Thousands across the world have celebrated the beginning of the Chinese Lunar New Year by lighting incense sticks and praying at temples to wish for an auspicious start to the Year of the Dog.
Major landmarks around the world were lit up to celebrate the Chinese Lunar New Year on Friday.
Thousands celebrated the beginning of the Year of the Dog as the first day of the year which is seen as the most important.
Many Chinese began by praying to their gods in a tradition that nobody would miss.
The Chinese Lunar New Year or Spring Festival is the country's most important traditional festival and sees many Chinese returning to their hometowns for family reunions and engaging in traditional activities.
In Beijing, people have ushered in the New Year with a bang during early hours of Friday by ringing bells and beating drums to bring good fortune for the year ahead.
Meanwhile in Taipei, people prayed for health, peace and fortune at the Longshan Temple.
This year, a large number of people travelled to Beijing's Badachu Park in a western suburb of the city to ring a bell that dates back to the Ming Dynasty (1368-1644) and to beat a traditional drum.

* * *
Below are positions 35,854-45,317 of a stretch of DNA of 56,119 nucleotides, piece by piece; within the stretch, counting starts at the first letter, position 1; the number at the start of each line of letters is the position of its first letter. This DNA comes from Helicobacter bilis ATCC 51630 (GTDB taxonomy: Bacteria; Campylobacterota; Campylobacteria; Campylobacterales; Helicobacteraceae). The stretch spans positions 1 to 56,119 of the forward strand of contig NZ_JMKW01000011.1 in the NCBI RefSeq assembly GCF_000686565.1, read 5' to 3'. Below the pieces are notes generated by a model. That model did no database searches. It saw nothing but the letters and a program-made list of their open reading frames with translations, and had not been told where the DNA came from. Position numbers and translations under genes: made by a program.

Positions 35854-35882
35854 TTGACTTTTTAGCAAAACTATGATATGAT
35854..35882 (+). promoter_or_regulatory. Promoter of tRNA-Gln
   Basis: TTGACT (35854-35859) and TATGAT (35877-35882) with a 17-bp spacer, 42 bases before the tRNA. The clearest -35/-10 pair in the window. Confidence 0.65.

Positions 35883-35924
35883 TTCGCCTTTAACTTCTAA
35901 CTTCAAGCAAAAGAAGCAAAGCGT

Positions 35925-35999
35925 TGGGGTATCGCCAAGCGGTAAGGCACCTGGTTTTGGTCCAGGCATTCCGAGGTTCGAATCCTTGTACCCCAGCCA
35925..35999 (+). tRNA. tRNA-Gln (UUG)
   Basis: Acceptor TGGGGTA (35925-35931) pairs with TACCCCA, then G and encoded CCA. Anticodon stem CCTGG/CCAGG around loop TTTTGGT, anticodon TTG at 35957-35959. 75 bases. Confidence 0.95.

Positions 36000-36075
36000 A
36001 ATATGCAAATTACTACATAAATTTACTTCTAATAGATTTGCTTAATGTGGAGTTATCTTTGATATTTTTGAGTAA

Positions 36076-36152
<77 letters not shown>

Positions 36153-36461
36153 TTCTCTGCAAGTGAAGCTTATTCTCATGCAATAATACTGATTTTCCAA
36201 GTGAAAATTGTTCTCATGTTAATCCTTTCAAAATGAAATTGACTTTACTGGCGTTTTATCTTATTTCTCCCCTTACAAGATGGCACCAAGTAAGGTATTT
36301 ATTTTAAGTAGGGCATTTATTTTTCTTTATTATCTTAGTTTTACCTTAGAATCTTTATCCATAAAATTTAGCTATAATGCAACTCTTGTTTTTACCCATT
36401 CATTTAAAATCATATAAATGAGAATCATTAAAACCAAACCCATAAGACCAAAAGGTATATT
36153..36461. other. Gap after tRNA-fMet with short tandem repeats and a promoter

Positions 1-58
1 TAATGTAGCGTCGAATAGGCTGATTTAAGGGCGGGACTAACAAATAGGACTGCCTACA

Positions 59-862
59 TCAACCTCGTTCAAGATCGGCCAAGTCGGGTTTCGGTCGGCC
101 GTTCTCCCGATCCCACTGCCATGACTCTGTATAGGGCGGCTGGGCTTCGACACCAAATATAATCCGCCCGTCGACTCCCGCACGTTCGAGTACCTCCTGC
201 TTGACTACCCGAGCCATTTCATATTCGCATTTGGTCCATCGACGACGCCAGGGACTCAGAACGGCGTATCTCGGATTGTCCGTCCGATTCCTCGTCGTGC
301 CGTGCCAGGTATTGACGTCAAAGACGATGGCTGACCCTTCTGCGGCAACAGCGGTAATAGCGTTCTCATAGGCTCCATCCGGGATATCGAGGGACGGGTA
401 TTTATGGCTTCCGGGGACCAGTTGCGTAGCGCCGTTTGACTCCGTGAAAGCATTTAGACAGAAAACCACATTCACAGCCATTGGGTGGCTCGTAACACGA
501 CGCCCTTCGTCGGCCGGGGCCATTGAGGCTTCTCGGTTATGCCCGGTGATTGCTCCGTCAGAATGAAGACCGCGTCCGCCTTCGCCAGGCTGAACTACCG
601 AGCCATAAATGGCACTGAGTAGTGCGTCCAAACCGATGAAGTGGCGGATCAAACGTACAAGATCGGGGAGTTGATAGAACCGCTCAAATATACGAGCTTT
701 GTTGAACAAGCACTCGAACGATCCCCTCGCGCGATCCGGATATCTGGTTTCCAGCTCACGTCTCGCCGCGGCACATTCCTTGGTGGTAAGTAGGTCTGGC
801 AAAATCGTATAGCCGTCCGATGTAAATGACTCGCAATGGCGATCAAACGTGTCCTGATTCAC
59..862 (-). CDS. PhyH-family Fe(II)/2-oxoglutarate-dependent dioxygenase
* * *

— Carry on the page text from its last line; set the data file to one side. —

"I came from Washington, DC to wish happiness and health for all Chinese people. Overseas Chinese like me hope China can be strong forever," said one returning tourist.
"I work abroad, so this year I brought my mother here to ring the bell and beat the drum. I wish my family and country could be better and better," said another.
In Russia's St. Petersburg, the Rostral Columns lit a flame especially for the Spring Festival marking the first time that the columns, which were built in the early 19th century, have been lit for a foreign festival.
Egypt's 187-metre Cairo Tower was also illuminated in red to celebrate the new year.
Meanwhile, on the other side of the world, Australia's iconic Sydney Opera House also turned red for the celebrations.
A giant dog-shaped lantern also proudly took its place next to the opera house and was painted in the style of a Chinese traditional Qipao dress, bringing good wishes to local citizens and visitors for the Year of the Dog.